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AIA Constitutionality Case Could Create Patent Law Chaos

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Law360

By Ryan Davis

Law360, New York (June 13, 2017, 6:21 PM EDT) -- A case the U.S. Supreme Court agreed to hear Monday challenging the constitutionality of America Invents Act reviews could throw patent law into turmoil by derailing a system that has been used to challenge thousands of patents, while creating a host of new issues for courts to resolve.

The justices decided to consider an appeal by Oil States Energy Services LLC, which is arguing that under the U.S. Constitution, only federal courts, not executive branch tribunals like the Patent Trial and Appeal Board, can decide whether a patent is invalid.

If the high court agrees, it would likely eliminate a system that has been embraced by accused infringers as an efficient way to invalidate patents. Such a ruling would also generate new questions, including what happens to all the patents the PTAB has already invalidated, and whether other programs like re-examination are unconstitutional as well.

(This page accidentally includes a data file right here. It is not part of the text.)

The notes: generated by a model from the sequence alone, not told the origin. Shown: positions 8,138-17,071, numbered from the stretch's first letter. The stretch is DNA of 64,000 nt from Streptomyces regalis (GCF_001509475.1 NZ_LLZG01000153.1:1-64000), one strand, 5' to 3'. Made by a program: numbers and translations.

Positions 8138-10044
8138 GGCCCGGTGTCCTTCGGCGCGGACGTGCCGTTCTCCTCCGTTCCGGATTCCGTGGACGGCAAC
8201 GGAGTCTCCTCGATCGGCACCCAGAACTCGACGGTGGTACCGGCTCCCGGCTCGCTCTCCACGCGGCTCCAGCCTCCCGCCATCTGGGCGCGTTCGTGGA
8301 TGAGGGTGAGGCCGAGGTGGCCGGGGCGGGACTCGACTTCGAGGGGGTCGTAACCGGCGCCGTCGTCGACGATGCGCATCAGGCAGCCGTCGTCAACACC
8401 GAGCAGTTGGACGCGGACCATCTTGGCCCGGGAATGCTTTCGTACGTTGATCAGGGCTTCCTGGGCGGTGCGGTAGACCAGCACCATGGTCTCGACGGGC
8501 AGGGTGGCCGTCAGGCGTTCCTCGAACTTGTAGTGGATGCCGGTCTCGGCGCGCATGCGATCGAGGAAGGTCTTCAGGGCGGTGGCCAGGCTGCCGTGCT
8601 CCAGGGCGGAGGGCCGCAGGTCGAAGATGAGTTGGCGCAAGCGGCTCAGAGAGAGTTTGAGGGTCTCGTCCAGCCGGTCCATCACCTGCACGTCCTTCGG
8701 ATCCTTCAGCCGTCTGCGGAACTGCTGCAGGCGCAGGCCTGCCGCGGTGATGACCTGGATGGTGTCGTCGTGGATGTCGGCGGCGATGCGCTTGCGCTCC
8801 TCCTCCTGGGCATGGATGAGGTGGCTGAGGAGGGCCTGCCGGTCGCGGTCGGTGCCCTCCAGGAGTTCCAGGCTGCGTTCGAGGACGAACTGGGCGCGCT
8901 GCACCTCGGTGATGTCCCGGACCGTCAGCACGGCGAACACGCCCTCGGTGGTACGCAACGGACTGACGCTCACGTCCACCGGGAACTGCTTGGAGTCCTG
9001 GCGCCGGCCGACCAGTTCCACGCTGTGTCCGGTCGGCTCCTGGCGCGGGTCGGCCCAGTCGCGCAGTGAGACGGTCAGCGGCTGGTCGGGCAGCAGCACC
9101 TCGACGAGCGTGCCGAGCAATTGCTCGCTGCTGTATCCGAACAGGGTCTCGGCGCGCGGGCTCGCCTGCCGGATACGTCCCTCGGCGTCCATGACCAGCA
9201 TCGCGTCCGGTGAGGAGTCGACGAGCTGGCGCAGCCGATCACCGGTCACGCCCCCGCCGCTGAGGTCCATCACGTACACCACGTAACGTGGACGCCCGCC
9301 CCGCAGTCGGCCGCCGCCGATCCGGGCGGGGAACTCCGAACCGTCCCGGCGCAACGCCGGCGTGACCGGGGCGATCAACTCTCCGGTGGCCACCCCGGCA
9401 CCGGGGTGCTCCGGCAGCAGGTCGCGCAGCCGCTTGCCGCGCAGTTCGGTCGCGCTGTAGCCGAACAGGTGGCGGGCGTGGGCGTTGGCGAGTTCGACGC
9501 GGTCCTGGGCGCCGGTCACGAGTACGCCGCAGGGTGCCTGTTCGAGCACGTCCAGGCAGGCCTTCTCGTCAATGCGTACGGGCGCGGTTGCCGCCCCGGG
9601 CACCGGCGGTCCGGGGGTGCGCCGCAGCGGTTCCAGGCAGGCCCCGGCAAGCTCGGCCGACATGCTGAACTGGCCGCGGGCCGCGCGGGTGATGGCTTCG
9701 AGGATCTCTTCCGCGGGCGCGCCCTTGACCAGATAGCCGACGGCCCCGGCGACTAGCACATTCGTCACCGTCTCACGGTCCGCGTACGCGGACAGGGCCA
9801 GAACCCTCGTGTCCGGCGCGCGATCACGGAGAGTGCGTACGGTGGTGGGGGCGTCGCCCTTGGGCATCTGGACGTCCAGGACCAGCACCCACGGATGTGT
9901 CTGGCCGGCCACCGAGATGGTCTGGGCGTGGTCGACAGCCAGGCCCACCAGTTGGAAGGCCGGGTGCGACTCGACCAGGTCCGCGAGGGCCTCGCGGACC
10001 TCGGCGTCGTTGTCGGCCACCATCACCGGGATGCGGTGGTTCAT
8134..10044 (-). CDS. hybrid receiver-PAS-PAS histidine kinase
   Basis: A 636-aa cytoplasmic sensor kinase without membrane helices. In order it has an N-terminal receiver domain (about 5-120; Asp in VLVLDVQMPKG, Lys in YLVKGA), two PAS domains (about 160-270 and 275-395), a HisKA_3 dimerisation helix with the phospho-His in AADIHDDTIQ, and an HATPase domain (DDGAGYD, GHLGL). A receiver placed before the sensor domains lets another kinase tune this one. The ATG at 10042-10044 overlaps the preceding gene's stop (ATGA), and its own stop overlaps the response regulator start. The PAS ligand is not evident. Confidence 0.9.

“The Supreme Court's decision holds the potential to be one of the most significant patent decisions in decades,” said Marshall Schmitt of Michael Best & Friedrich LLP. “AIA trials have become the focal point of many patent disputes. Finding that these trials are unconstitutional will raise a myriad of issues that will require either congressional action or a monumental investment in judicial resources.”

A decision striking down AIA reviews would leave litigants, judges, the U.S. Patent and Trademark Office and Congress scrambling to grapple with the fallout, attorneys say.

“If the court were to find the proceedings unconstitutional, it’s just going to be a mess to figure out the scope of the decision,” said Craig Countryman of Fish & Richardson PC.

Oil States maintains that patents are private property rights — which can only be revoked by a federal court under Article III of the U.S. Constitution — and not public rights that can be revoked by a government agency. It urged the high court to overturn a Federal Circuit decision that patents are public rights and that AIA proceedings like inter partes review are therefore constitutional.